We begin our week in joy.  We have much to celebrate today. We will welcome Jackson as a new member of God’s family through the sacrament of holy baptism.  We blessed the new front doors that welcome us in for prayer and praise. 

We welcome our new friend and colleague, Pastor Gonzales, from Tree of Life.  We are looking forward to a close association with him as we share ministries in this building and neighborhood. 

We have new paraments to aid in our worship.  They are scarlet, the color of royalty.  We sing new songs, a different setting for the liturgy from the one we sang the last several weeks in lent. 

In today’s gospel, Jesus said, "I tell you, if these (disciples) were silent, the very stones would cry out.”

It seems like an unusual analogy. There are many verses in the Old Testament about nature making noise. There is the roaring of the seas, the tumult of the mountains. The fields rejoice and the trees sing out. But, there is no other verse about stones crying out. 

I can’t think of anything less animate than a stone. Trees are alive. Fields have growing plants on them. Mountains and seas are teaming with life. Rocks are inanimate. Not only that, they are hostile to life. The seeds that fall in the rocky soil do not thrive.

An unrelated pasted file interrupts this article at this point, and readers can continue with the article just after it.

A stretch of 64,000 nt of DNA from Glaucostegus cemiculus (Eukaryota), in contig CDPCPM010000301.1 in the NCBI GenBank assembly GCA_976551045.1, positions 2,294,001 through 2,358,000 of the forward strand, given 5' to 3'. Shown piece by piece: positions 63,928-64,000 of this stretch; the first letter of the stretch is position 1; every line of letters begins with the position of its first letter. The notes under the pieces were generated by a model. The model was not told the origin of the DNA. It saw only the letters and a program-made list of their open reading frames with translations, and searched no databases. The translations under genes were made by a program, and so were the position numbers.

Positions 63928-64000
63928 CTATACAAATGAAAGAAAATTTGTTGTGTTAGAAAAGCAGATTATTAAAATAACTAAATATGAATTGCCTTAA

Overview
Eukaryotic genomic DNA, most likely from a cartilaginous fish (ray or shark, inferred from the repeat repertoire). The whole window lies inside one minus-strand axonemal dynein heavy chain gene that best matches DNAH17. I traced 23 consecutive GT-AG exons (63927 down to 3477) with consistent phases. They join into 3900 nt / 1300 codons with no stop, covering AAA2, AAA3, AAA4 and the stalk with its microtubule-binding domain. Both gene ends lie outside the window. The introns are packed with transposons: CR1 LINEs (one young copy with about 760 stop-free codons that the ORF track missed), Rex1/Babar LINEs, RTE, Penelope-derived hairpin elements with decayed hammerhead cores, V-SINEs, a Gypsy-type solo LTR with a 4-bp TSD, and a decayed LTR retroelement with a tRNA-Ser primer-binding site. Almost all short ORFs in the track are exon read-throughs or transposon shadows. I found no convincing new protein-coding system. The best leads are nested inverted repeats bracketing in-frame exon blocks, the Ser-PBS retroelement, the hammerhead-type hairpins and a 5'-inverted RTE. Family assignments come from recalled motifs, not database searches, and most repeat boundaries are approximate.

There are lots of Bible verses about rocks and stones. Some of them are about stoning people as a method of the death penalty.  Some of them are about removing stones from the pathway.  That’s what “Prepare the Royal Highway” is about.  The Romans cleared the stones from the roadways before the king traveled on them.  

But, Jesus isn’t that kind of a king.  He doesn’t ride in on a big horse, the symbol of victory in battle.  He rides in on a donkey, an animal who is a symbol of peace. Nobody has removed the stones from his path.  

In several places in the psalms and prophets, stones are a sign of strength.  God is compared to a rock and a fortress and the rock of our salvation.  We have some hymns like that, too.  “Jesus is a rock in a weary land.”  “A mighty fortress is our God.” “On Christ the solid rock I stand.” And of course, “Rock of Ages, cleft for me.”